2013-08-07 18.03.18

At this very moment…I am not at my best.  I ate four chocolate chip cookies after a very healthy lunch, and it was four too many.  I’m feeling groggy and crabby.  Hello, crack withdrawal sugar hangover.  It’s been a very healthy summer for me, food-wise…I haven’t done this to myself in awhile…and it’s making me reflect a bit on healthy habits and making peace with oneself.


My job gives me a lot of practice of suspending emotion.  I don’t need to feel everything all at once.  I can put my emotions aside for now, and focus on the task at hand and the power that I do have over my situation.  It might be when a child is directing verbal and physical aggression toward me, or it might be when I receive a lot of seemingly impossible tasks from administration.  Or a hundred other possibilities.  I’m sure your job has situations like this as well.  I can put the feelings aside, for now, and speak truth into the moment.  I can address the emotions later, because heaven knows they will still be there.  But by then, the situation may have worked out, or I might have more information, or I might have found that things weren’t as impossible as I thought.

I am feeling the same way in this moment.  My feeling of fatigue and irritation are very real, because of course they are being caused by actual physical changes in my cells at the moment.  A flood of insulin has rushed into my bloodstream to wash away that sugar, causing some inflammation that makes my cells a bit warm and uncomfortable.  If there is any sort of infection or cancer in any of my cells, the acidic nature of the processed flour and sugar are giving the sickness a party, and my immune system is having a hard time keeping up.  Those happy chemicals that the heroine-like sugar released into my brain have run their course, and I haven’t fed my neurons any more sugar to replace them, so my brain cells are experiencing a little withdrawal period.  Just from a few cookies.  Very, very real feelings.

But…I can separate those feelings from my thoughts.  Even typing out a description of what is going on physiologically, speaking truth into the moment, helped me to separate how I feel from what I know.  I still feel groggy, I still feel crabby.  But my brain has been reengaged.  I can go on with what I think and what I know, and I can remind myself that the groggy and crabby are temporary.



I’m obviously not a perfect person, and I’m not any closer to perfect (or any farther away from it) than I was a year ago.  Or five years ago.  It is my growing belief that perfection is not meant to be the goal.  We live, we experience, we grow.  If we’re lucky, we become aware of just how blessed and wonderful we are.  I am fabulous, smart, gorgeous, loved, wonderfully and fearfully made.  There is no room in all that fabulousness for perfect.  There is nothing that is worth trading for perfect, even if it were possible.

I recently watched an old episode of Bones where Booth and Brennan investigate the murder of a woman who has had many plastic surgeries, trying to make herself more perfect.  Brennan has had enough of beautiful people who think they’re ugly, and the doctors who make money off those insecurities, and she rants:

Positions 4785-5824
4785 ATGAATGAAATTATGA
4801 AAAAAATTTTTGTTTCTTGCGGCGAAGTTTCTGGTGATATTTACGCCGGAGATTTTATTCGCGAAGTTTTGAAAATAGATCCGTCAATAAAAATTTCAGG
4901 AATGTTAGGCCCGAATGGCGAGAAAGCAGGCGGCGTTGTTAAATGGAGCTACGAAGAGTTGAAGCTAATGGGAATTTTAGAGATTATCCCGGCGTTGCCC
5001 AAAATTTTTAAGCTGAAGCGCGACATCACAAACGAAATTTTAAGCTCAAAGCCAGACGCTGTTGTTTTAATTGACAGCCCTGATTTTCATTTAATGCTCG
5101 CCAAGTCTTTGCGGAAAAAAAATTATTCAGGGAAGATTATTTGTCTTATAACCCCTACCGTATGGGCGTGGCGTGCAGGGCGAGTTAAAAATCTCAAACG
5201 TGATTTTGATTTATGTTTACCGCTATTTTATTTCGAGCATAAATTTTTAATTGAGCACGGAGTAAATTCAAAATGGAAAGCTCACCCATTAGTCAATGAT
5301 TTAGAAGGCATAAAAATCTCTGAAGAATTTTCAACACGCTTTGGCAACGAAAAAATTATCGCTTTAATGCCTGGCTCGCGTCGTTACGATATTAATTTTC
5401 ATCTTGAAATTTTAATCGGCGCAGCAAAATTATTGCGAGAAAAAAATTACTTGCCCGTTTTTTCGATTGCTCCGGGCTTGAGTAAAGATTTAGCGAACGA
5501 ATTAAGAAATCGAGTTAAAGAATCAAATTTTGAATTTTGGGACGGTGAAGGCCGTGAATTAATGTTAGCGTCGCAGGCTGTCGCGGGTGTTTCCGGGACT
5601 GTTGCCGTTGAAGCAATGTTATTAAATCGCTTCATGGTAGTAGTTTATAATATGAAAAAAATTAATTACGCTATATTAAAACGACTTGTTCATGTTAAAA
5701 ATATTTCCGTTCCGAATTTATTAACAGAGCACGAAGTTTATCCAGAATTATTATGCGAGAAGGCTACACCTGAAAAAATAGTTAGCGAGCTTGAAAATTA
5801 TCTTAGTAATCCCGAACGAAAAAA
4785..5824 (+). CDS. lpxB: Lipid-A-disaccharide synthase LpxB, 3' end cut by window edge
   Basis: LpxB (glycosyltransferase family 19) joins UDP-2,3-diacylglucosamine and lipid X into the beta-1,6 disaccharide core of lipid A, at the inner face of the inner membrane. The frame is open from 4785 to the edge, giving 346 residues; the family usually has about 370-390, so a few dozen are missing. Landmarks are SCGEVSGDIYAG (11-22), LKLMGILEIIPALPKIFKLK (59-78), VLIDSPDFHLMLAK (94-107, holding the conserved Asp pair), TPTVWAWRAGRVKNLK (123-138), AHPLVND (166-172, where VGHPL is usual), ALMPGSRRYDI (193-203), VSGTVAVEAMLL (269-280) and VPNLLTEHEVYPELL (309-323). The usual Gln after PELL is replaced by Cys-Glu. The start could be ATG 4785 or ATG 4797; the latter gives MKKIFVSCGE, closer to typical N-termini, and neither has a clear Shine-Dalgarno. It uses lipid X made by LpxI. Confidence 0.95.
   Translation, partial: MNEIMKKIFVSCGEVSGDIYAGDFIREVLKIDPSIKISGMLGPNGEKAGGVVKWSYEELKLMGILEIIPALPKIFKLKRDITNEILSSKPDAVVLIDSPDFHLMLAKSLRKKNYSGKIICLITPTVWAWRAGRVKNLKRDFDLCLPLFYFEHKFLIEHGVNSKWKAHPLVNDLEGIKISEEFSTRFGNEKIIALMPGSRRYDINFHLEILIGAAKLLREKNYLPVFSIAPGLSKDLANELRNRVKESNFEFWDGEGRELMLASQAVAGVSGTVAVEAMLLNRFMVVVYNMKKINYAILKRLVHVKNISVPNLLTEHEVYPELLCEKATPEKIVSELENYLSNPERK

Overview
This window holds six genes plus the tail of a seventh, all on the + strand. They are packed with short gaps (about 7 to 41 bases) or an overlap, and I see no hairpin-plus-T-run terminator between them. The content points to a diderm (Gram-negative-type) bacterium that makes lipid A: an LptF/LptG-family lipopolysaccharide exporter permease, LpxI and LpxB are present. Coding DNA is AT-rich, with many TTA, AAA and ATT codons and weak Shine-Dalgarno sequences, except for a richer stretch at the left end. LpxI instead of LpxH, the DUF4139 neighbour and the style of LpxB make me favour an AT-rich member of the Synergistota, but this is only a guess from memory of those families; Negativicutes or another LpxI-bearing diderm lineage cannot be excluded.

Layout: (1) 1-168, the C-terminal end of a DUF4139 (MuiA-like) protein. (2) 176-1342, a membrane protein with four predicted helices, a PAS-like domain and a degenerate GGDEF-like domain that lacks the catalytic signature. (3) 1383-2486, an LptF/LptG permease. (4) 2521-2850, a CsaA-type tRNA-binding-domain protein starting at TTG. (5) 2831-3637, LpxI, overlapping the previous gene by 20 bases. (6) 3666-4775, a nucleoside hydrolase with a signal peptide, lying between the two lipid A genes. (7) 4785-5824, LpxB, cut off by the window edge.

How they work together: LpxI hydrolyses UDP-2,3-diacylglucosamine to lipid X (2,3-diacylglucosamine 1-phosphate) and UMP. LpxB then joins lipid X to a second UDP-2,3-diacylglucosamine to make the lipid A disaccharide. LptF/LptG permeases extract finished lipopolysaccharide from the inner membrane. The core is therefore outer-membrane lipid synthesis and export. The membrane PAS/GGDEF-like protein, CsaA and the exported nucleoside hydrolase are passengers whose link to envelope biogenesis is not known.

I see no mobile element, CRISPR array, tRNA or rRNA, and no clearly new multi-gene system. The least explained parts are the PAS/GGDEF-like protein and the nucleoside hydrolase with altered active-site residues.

“We’re born unique.  Our experiences mold and change us.  We become someone, all of us, and to have that taken away by murder, to be erased from existence, is unacceptable.  I feel like we should be arresting these doctors, because whether they killed her or not, they still erased her.”

It’s very easy to fall into habits of wishing we were more perfect, wishing we were someone else, wishing we were different.  But if that wish could come true, it would erase someone.  I might not always feel that I am of value, but I would not wish someone else to be erased in some way.  Even when I don’t know or see someone’s value, I trust that they are valuable.  I trust that they shouldn’t be erased.  Why is that so hard to turn on oneself?  Even when I don’t feel my value, when I don’t feel fabulous or fearfully and wonderfully made, can’t I trust?


2013-08-07 18.02.07

I’ve been rereading bits and pieces of Crazy Sexy Diet by Kris Carr.  That girl is enthusiastic!  She makes me think about how I think about healthy habits.  Take exercise, for example.  It’s one thing to say, “If I exercise, I will be strong and healthy and have lots of energy.”  That statement is true, but it doesn’t take into account whether or not I care about such things.  I know I should care…but do I?  Do I truly believe that I am worth all that?  Do I think that I deserve to be strong and healthy and feel great?

At the core of the matter, aren’t we saying this:  “I want to be a person who exercises, because I wish I were a person who deserved to exercise.”

In the end, I am my own problem.  It is my choice to seek my value, to find, and believe, and trust the source of my worth.  I am not valuable because of my actions, or my intelligence, or my appearance.  The source of my worth is not a “why.”  It’s simply the fact that I am here.  I have been gifted with a life, a body, an existence on this planet.  I did nothing to earn them.  That is evidence of my worth, and there is no “why,” other than that it gives my Creator pleasure to have me here.  How is that for a blissful thought?

It’s not exactly that I deserve to be healthy, because that implies I earned it.  It’s more like health is my birthright, should I choose to claim it.  I do not need to do anything to earn the right to go to the gym, or to make a green smoothie, or to go to bed at a reasonable time tonight.  Those things are already mine.  I don’t need to deserve them.


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